Wendy's doesn't intend to sacrifice quality, profit in the burger price wars

Chain remains strong by appealing to older, more-affluent customers

August 18, 2002|By Marc Ballon | Marc Ballon,SPECIAL TO THE SUN

While McDonald's Corp. and other burger chains have slugged it out with 99-cent Big Macs and 49-cent hamburgers, Wendy's International Inc., the company best known for its square hamburgers, has stayed out of the fray, keeping intact its profits and the reputation it claims for quality.

The company, which has generated strong sales by offering generally pricier fare than competitors, has rejected the margin-killing strategy of heavy discounting rampant in the fast-food industry.

Slashing prices can cheapen the value of products over time in consumers' minds and even tarnish a company's image, said Wendy's Chief Executive Officer John T. Schuessler.

Price-cutting also can trigger never-ending price wars, said John S. Glass, an analyst at CIBC World Markets in Boston.

"Once you start discounting, you can't get out of that vicious cycle," he said.

Cheaper menu

Rather than slash the price of its flagship burgers as McDonald's does, Wendy's offers a menu featuring chili, shakes and other items that can be profitably sold for 99 cents each, experts said.

Because Wendy's main menu has changed little in 13 years, customers are not confused by constantly falling or rising prices as they are at other restaurants, said Harry Milling, a stock analyst at Morningstar.

Wendy's appears interested in reaching a slightly more affluent and older customer.

Such a strategy has boosted Wendy's market share for five consecutive years. The company's five-year annual earnings growth rate of nearly 10 percent dwarfs McDonald's 3.7 percent.

Despite its gains, Wendy's market share, at 13.2 percent last year, up from 12.7 percent in 2000, continues to trail Burger King's and McDonald's 43.1 percent, said Dennis Lombardi of Technomic Inc., a restaurant research and consulting company in Chicago.

Like its big burger rivals, the chain faces several challenges, including "burger burnout" and the increased competition from new fast-casual chains, which combine the speed of fast food with the quality of a casual-dining chain.

Unlike its rivals, Wendy's doesn't use frozen ground beef. That commitment to quality has helped it to consistently rate higher than McDonald's and Burger King in a national taste survey, said Robert L.Sandelman of Sandelman & Associates, of Villa Park, Calif., the restaurant consulting company that conducted the study.

"It's all about the food," Wendy's CEO Schuessler said.

The typical Wendy's customer spends about $4.75 per visit, CIBC analyst Glass said. That compares with $4.25 at McDonald's, $4.20 at Jack in the Box and $3.50 at Burger King, according to Technomic.

Wendy's same-store sales increased a strong 7.3 percent in June and 6.6 percent in the second quarter. Profit increased 14 percent to nearly $64 million, or 54 cents a share, on sales of $684 million in the quarter.

"People go there and keep going back," Standard & Poor's analyst Dennis Milton said.

Reflecting Wall Street's faith in Wendy's, the company's stock has risen 24 percent in the last year.

Effort to deversify

In an effort to move the chain beyond its fast-food roots and diversify into faster-growing concepts, Wendy's has been on a spending spree of late.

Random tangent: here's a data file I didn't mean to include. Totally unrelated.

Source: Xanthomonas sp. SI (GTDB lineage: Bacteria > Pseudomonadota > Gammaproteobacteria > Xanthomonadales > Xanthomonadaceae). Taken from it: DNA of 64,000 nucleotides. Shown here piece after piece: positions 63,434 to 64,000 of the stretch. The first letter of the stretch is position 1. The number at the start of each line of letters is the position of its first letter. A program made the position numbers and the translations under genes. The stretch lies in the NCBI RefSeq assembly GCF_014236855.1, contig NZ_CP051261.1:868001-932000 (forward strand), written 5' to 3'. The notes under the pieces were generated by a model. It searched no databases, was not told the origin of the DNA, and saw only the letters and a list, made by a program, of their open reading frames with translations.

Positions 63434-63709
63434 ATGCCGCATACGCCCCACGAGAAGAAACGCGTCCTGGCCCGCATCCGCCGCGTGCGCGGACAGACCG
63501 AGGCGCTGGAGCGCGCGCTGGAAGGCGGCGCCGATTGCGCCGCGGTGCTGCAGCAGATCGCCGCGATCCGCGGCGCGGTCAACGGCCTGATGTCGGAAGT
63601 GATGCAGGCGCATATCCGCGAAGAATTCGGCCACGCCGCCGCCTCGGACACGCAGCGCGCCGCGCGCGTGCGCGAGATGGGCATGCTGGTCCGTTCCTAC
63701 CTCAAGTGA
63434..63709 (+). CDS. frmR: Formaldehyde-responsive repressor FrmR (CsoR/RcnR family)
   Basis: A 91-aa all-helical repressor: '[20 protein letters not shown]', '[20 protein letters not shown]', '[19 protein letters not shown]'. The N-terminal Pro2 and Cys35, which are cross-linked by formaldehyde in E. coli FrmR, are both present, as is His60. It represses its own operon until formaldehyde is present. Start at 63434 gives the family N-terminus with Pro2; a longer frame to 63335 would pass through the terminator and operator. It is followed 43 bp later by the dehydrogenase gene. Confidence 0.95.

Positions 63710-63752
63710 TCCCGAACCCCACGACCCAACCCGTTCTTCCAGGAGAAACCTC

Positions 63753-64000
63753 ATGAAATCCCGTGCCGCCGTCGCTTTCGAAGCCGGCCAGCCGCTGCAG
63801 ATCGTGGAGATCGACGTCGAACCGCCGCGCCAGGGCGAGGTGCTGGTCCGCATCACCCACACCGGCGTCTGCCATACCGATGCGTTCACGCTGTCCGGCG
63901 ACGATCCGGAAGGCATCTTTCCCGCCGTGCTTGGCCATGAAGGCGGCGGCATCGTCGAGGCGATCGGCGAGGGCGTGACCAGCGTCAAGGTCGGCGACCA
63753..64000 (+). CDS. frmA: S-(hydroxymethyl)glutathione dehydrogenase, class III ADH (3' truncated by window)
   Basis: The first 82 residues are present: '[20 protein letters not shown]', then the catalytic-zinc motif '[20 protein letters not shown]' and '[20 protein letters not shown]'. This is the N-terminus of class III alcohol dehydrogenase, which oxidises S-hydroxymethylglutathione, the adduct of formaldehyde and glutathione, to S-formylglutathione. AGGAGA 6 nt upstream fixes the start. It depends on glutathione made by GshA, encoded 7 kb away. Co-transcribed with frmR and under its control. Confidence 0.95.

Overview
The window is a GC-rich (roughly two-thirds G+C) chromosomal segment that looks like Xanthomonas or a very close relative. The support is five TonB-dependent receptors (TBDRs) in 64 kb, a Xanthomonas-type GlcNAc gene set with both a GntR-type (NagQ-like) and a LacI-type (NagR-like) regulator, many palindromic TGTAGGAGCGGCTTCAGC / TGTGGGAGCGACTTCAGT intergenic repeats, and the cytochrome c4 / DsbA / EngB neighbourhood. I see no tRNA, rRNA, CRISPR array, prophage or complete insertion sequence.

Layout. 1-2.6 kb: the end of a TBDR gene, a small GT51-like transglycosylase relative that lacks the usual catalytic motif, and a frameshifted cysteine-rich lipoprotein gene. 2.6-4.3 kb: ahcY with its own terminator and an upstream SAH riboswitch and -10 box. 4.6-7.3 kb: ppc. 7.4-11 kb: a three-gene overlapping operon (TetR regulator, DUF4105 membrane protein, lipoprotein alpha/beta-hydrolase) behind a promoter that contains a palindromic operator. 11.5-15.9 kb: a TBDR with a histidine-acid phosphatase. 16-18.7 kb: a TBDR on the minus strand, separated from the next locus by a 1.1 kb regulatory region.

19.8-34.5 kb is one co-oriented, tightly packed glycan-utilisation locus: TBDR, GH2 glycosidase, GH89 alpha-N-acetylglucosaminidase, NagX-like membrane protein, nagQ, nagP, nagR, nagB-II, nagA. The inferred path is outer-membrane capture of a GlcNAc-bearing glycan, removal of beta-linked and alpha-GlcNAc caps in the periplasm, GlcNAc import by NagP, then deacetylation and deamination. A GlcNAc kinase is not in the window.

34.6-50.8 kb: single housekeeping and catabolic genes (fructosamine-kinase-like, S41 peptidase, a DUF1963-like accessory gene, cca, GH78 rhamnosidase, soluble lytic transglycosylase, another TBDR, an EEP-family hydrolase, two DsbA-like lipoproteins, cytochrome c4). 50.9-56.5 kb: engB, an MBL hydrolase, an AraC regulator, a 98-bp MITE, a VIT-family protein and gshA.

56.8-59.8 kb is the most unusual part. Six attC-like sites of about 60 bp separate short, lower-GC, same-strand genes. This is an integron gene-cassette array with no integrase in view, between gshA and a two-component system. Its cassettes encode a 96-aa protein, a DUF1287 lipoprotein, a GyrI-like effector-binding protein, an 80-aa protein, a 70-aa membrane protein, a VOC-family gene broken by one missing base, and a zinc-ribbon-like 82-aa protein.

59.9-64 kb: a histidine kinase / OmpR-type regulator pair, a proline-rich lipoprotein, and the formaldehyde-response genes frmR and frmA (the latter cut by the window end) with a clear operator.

In February, the chain made its first foray into the fast-casual arena by investing $10 million for a 45 percent stake in Cafe Express, a Houston chain of 13 restaurants. The company hopes to grow the concept to 50 restaurants within three to five years.

Last month, Wendy's agreed to buy the parent company of Baja Fresh Mexican Grill for $275 million in cash.

The company, based in Thousand Oaks, Calif., hopes to expand Baja Fresh to as many as 700 restaurants in five years, from 173 today. Baja Fresh, known for its homemade salsas and burritos, is considered by many to be the star in the fresh Mexican sector.

Wendy's has hinted that acquisitions will play an increasingly important role to help meet its annual profit goal of 12 percent to 15 percent growth over the next decade.

Analysts have applauded Wendy's moves, including the 1995 takeover of Tim Hortons, its 2,200-unit chain that controls 70 percent of the coffee and baked goods restaurant market in Canada.

But the strategy of increasing profit and sales by gobbling up competitors is fraught with risk, said Janet Lowder, president of Restaurant Management Services in Rancho Palos Verdes, Calif.

Acquisitions often are difficult to digest, and they can divert management's attention from running core businesses if any problems surface.

If Wendy's moves too quickly, the company could saddle itself with a mountain of debt and high interest payments, just as CKE Restaurants Inc. did when it acquired Hardee's four years ago for about $760 million.

Cautious expansion

Schuessler said Wendy's, which is based in Dublin, Ohio, would expand cautiously.

As it positions itself for the future, Wendy's is looking backward. The company, which profited for so long from late founder Dave Thomas' folksy charm, has brought him back with new television commercials that say the food is prepared "Dave's way."

"Dave is ingrained in this company's values and culture," Schuessler said. "There was such an outpouring of emotion when he died that we decided to subtly link [him] to the brand and food."

Marc Ballon is a reporter for the Los Angeles Times, a Tribune Publishing Co. newspaper.

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